This post from Deb Ng kind of got me thinking about how much we share on-line. About “how much is too much” and about the need to establish some personal and professional boundaries.
For example, here’s a Tweet from someone I follow:
I could only imagine that this person shares the same status updates on Facebook. And how many countless others do the same? Either because they don’t know better or because they don’t care.
But have you ever stopped to consider how this impacts your personal and professional life?
1. The Professional Aspect
How much information should you be sharing about your work projects? Should you really be talking about your clients (venting and such)? It doesn’t matter if you’re doing it anonymously, a client will readily assume you’re referring to them (and you most likely are). Have you stopped to consider how your Blog, Facebook, Twitter, etc. will make an impression on a potential employer?
I’m not saying you can’t Tweet about landing that new design client, go for it… And congratulations!
What I’m saying is, be conscious about sharing information before something’s official. Or disclosing too much information. And never, ever, vent over a business relationship with a client. Keep that sort of thing to yourself and keep moving forward.
2. The Personal Aspect
Where do you draw the line on how much you share on the web? Do you post everything and anything? Or do you filter yourself?
Privacy isn’t the same for everyone. Some people will willingly share more than others. But how much are you willing to share? Social media isn’t all about sales and marketing after all. You still have to inject some humor and personality into your interactions on-line. Otherwise, well, you’re just boring.
But should you really be tweeting some things? (See above). Should you really be checking in on Foursquare when you drop your kids off at school?
Where’s the balance?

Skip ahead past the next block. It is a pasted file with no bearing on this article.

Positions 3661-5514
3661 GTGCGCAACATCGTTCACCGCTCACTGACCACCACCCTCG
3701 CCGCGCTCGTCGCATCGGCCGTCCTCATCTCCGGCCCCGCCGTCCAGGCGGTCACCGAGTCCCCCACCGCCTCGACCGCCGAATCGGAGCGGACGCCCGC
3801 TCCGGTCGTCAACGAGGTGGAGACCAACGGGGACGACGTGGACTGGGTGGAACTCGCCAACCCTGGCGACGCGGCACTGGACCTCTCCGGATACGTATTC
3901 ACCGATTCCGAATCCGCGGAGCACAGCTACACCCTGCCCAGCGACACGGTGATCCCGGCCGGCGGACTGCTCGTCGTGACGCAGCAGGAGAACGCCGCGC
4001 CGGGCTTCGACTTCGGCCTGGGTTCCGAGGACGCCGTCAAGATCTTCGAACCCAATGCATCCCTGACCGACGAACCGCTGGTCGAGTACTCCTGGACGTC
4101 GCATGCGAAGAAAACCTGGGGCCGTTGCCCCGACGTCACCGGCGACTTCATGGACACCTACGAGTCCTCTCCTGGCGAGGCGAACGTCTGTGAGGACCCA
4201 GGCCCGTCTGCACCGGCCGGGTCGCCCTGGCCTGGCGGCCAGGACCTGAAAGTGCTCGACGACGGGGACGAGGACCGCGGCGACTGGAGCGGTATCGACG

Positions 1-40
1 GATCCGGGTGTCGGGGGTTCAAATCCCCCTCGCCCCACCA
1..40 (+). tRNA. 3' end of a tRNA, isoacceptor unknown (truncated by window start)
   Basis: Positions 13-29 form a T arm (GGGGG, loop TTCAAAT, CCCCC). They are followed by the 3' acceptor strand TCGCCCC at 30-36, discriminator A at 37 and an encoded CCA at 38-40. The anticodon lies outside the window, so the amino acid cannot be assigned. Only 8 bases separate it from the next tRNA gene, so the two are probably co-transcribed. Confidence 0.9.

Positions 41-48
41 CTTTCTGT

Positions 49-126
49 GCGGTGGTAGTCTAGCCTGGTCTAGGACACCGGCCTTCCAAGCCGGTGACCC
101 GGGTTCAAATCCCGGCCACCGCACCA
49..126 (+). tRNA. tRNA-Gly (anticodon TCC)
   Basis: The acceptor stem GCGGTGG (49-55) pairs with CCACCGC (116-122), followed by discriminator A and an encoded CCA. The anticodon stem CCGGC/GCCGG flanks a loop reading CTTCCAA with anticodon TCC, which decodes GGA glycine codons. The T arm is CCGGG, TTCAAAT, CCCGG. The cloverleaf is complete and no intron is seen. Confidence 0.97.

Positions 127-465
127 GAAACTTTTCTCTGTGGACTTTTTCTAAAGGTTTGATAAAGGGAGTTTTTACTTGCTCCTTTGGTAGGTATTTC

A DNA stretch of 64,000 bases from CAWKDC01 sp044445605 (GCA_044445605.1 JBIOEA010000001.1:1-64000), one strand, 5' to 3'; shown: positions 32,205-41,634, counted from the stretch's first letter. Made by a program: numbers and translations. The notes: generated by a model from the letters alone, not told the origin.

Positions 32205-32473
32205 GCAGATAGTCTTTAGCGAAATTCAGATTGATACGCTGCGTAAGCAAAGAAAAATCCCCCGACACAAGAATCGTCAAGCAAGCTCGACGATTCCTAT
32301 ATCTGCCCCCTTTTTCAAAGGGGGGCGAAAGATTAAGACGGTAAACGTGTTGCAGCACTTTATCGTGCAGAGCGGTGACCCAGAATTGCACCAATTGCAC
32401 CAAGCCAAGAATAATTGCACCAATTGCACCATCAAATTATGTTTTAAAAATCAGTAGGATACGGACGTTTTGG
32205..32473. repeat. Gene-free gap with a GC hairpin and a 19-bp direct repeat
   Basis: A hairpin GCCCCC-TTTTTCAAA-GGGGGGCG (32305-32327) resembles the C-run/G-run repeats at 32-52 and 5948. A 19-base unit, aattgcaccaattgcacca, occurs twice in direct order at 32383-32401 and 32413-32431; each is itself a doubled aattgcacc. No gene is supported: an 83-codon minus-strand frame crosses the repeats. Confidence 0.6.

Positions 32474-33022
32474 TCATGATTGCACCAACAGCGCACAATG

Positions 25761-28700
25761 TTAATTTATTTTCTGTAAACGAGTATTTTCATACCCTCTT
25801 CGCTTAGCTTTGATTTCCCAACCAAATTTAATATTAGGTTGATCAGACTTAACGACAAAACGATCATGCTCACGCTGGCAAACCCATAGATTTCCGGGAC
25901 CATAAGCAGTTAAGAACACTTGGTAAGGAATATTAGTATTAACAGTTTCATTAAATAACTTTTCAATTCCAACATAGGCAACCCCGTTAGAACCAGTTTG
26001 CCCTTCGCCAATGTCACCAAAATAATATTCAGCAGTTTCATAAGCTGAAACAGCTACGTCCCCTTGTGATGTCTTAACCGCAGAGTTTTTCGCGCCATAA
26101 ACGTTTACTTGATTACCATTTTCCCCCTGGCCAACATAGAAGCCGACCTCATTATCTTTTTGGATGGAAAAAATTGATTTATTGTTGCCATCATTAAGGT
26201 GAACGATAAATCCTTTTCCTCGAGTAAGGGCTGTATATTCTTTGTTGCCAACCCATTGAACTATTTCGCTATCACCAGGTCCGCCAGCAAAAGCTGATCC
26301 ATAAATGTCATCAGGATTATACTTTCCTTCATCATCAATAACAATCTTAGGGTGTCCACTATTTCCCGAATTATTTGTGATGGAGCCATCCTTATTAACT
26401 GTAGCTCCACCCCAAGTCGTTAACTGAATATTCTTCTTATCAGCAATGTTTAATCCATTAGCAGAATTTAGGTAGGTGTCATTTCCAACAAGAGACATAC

Be Your Own Publicist:
- Be aware of what you’re posting, it will live forever. Period. So if it’s something you think you might regret later, don’t post it. If it’s something you think might offend someone, or reflect negatively on you, don’t post it. If it’s something that would offend your grandmother at the dinner table, don’t post it. (If you’ve read this far, you get the idea).
- Post things that are interesting for your audience. Don’t make it all about you, make it about them. A good friend of mine once said, “the key to being interesting, is to be interested.” Meaning, to be genuinely interested in other people. To listen, with interest, to what they have to say. So this week, challenge yourself… Let’s see how long you can go without posting something with the words “me” or “I” in your update. Focus instead on interacting with others and listening intently to what they have to say.
- Reply when you have something to contribute. You don’t need to reply to every single Tweet and ReTweet (I’m thinking #FF Tweets in particular here). Instead, reply when you have something helpful to contribute. The idea here is to focus on being helpful and building your audience by helping others.
- Celebrate your little victories – that’s how you build momentum. It’s nice to hear what you’re working on and how you’re making progress. But again, be conscious about sharing information before it’s official.
What would you add? Where do you strike a balance between what you decide to share on-line?
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Ricardo, I love what you’ve done with your site and your content. Help me understand something: is subscribing to rss the same as filling out your orange update box in the upper right corner?
Ricardo Bueno says
Thanks Adam, appreciate the feedback!
As for subscribing via RSS versus the other option, the difference is just delivery of the content (in this case email). I like to read content on-the-go from my mobile device, so I”ll often subscribe to get email updates from blogs I read. But either way, it’s the same content.
Hope that helps 🙂